Sun | Oct 21, 2018

Gleaner Crime Forum | No trust for cops?

Published:Monday | January 29, 2018 | 12:00 AM
Superintendent Lansford Salmon

Allegations of corrupt practices by members of the Jamaica Constabulary Force (JCF) in the Westmoreland division were cause for concern for several participants at a Gleaner Crime Forum held in the parish on Thursday.

However, commanding officer Superintendent Lansford Salmon refuted claims that corruption is rife among the men and women under his command and has sworn his commitment to take swift action if his team members step out of line.

"There are some Jamaicans who like to say they don't trust the police, and yes, I must say that there are some police you definitely cannot trust, but the majority of the members are decent officers, and there are routes you can use to pass on the information," Salmon argued. "Even if you don't trust anyone, write with your left hand and put it under a door as criminals are coming into our space here in Westmoreland, committing crimes seen by residents, but residents refuse to speak.




"Other parishes with a low crime rate are supported by residents willing to speak when there is a strange person in the community ... that is what I see more of," he added. "The citizens of this parish are decent people. The few that are causing mayhem, most of them are known to us. We just need the support and people power and to get the evidence to put them away."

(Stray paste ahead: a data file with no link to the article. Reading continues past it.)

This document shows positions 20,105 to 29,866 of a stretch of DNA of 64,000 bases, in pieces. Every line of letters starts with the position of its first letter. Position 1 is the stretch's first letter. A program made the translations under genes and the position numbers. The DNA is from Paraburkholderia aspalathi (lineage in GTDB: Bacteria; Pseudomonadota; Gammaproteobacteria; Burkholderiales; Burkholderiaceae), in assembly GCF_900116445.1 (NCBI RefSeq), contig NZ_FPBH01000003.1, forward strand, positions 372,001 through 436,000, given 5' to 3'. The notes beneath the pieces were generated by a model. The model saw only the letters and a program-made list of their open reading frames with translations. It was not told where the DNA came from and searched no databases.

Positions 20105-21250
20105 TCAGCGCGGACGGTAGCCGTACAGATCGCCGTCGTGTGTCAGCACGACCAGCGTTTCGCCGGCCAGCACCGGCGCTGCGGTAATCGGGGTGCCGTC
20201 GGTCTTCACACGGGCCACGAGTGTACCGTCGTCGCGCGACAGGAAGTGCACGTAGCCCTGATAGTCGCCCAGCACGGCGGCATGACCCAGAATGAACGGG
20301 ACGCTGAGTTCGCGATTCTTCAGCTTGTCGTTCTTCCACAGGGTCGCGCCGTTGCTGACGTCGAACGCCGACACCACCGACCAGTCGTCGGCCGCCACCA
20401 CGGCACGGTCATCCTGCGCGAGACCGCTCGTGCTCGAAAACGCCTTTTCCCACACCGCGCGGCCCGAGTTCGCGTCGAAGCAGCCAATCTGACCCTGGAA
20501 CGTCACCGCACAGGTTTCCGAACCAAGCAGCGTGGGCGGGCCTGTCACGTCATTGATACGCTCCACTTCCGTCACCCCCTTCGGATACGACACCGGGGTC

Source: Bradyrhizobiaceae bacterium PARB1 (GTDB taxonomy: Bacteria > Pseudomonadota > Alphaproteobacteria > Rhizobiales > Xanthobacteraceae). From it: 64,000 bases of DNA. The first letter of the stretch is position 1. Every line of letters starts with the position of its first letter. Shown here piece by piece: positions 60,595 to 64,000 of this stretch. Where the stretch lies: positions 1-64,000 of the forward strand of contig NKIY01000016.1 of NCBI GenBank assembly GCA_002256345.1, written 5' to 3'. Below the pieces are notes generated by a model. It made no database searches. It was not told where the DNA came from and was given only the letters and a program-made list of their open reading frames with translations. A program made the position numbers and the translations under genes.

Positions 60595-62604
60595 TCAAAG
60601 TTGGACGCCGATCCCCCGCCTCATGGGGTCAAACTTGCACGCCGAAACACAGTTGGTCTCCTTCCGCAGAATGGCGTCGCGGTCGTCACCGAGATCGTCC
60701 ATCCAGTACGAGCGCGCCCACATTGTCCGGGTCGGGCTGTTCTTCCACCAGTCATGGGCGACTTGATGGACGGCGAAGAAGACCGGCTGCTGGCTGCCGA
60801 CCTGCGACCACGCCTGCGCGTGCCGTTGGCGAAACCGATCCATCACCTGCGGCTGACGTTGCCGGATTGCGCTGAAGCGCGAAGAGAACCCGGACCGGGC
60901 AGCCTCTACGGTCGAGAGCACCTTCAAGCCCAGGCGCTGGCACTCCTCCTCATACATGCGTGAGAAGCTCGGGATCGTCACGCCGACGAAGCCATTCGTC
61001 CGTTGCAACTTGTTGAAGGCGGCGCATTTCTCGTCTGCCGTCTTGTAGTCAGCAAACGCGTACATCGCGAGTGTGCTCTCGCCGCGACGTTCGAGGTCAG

The veteran cop, who took command of the parish six months ago, was responding to two members of the panel who shared experiences of negative reactions to information offered or expressions of fear to give information to members of the constabulary. Westmoreland's economic life depends mainly on tourism and sugar production.

One panellist, an educator by profession, spoke of his frustration because of the number of times he said he passed information to senior officers in the division, prior to Salmon taking command, but the information was never acted on.

"I have given information to the police and days after the individual could come to me and tell me that he heard all I had said."